Japanese stocks edged down in choppy trade on Wednesday morning as geopolitical tensions soured investor sentiment, while regional banking stocks underperformed as Japanese government bond yields fell to five-month lows. The Nikkei 225 share average dropped 0.2 percent to 18,380.81 in midmorning trade, after briefly flirting in positive territory earlier. Regional banks Kita-Nippon Bank and Keiyo Bank both dropped 1.5 percent after the 10-year JGB yield hit 0 percent, its lowest level since mid-November.
Escalating tensions between the United States and North Korea also kept investors nervous, while eyes were also on Europe where sterling surged after British Prime Minister Theresa May called an early general election for June 8, seeking to strengthen her party’s majority ahead of Brexit negotiations. But traders said that the Japanese market is seen hitting the bottom, and a sell-off seems to have been exhausted for the time being.
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“A technical indicator shows that the market is oversold, and investors will likely shift attention to companies, which are likely reporting strong earnings,” said Yutaka Miura, a senior technical analyst at Mizuho Securities.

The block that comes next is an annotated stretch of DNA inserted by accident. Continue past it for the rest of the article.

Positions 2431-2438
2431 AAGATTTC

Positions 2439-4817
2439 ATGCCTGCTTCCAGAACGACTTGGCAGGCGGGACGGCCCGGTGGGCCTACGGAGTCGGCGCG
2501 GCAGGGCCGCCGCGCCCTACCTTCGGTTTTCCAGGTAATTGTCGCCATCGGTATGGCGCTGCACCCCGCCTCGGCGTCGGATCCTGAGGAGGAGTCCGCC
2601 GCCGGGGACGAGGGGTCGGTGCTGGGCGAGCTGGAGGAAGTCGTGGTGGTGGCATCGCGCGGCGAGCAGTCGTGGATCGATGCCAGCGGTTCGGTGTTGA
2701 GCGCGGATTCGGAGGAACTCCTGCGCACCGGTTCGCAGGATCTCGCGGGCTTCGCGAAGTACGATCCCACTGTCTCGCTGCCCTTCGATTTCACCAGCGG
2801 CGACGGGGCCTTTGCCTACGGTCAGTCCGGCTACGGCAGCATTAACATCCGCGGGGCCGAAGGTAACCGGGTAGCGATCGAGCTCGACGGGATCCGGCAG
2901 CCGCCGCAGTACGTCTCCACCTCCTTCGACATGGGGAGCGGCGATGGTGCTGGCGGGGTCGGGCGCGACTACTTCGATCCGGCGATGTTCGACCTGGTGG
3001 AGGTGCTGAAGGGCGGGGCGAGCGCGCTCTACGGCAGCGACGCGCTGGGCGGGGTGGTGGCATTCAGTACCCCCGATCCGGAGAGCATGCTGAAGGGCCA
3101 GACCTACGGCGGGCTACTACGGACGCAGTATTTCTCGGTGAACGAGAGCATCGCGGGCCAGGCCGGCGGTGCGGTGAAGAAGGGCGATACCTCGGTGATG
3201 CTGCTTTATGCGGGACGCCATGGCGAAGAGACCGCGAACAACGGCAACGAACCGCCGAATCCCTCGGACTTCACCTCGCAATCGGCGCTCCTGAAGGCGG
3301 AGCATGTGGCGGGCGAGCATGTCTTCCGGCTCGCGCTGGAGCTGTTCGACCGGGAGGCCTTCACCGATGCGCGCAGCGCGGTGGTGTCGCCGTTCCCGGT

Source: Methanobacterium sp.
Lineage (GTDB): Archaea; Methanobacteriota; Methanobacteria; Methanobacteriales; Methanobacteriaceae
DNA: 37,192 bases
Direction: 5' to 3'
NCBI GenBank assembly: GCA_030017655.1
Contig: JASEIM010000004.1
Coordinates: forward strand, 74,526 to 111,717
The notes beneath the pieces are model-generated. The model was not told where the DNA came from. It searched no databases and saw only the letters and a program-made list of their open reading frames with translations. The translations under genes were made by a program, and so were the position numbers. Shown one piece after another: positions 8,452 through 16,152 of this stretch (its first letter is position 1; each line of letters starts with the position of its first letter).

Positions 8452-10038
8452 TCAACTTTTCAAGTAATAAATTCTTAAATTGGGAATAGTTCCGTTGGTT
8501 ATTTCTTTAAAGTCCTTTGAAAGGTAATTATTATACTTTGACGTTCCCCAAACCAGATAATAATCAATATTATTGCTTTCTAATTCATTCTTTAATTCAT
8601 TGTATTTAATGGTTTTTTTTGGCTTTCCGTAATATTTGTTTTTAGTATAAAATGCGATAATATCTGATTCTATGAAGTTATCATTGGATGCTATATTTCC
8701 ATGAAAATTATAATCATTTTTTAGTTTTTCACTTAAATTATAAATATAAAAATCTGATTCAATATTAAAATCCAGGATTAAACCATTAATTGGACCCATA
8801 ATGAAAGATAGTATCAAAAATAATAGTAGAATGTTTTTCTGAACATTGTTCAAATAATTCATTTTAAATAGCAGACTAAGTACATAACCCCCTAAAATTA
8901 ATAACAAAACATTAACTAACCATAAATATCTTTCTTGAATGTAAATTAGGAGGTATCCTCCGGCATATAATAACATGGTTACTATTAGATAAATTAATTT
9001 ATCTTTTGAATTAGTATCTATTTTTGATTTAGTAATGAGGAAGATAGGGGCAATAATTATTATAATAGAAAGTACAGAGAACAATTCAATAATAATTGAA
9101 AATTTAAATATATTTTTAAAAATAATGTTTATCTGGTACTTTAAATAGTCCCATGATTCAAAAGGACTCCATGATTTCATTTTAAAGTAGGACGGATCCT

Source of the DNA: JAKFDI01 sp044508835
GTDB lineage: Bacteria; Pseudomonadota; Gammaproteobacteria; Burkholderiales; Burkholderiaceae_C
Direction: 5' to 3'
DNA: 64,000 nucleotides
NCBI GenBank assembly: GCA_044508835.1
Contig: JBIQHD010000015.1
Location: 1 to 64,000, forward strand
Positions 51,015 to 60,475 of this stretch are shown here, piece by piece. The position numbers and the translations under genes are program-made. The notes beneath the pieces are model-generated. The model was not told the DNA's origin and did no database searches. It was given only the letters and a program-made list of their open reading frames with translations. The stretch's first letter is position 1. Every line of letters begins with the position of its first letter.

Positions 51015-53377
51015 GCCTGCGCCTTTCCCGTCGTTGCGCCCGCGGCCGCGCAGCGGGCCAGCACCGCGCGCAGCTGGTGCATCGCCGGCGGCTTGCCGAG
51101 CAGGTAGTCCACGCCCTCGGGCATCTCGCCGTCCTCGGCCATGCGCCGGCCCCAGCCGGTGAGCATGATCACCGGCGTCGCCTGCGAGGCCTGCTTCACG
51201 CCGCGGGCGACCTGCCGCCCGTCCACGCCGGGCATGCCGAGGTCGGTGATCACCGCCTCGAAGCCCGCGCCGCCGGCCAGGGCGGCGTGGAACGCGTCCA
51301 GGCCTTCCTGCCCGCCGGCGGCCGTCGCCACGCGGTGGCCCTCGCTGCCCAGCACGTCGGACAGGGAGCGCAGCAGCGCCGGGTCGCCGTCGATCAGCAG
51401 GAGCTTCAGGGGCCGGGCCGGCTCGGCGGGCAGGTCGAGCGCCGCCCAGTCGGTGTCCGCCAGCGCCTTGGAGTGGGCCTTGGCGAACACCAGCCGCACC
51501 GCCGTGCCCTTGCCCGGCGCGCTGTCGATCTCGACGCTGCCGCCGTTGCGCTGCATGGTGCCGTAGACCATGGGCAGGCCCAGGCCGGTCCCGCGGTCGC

The toraku ratio, or up-down ratio, stood at 72.6 percent as of Wednesday, moving away from 68 percent hit on Monday, the lowest since February 2016. A reading below 80 signals market are oversold. Japanese companies will report their full-year earnings this month, and Yaskawa Electric Corp, which is scheduled to report the results on Thursday, is focused. The stock is up 0.3 percent.
Exporters were mixed, with Toyota Motor Corp falling 1.0 percent, Honda Motor Co shedding 1.1 percent and Panasonic Corp rising 0.4 percent. Elsewhere, Yamato Holdings shed 3.6 percent after the parcel delivery services provider cut its full-year earnings forecast for the year ending March 2018. The broader Topix was flat at 1,471.44 and the JPX-Nikkei Index 400 declined 0.1 percent to 13,177.92.
By Ayai Tomisawa (Editing by Sam Holmes)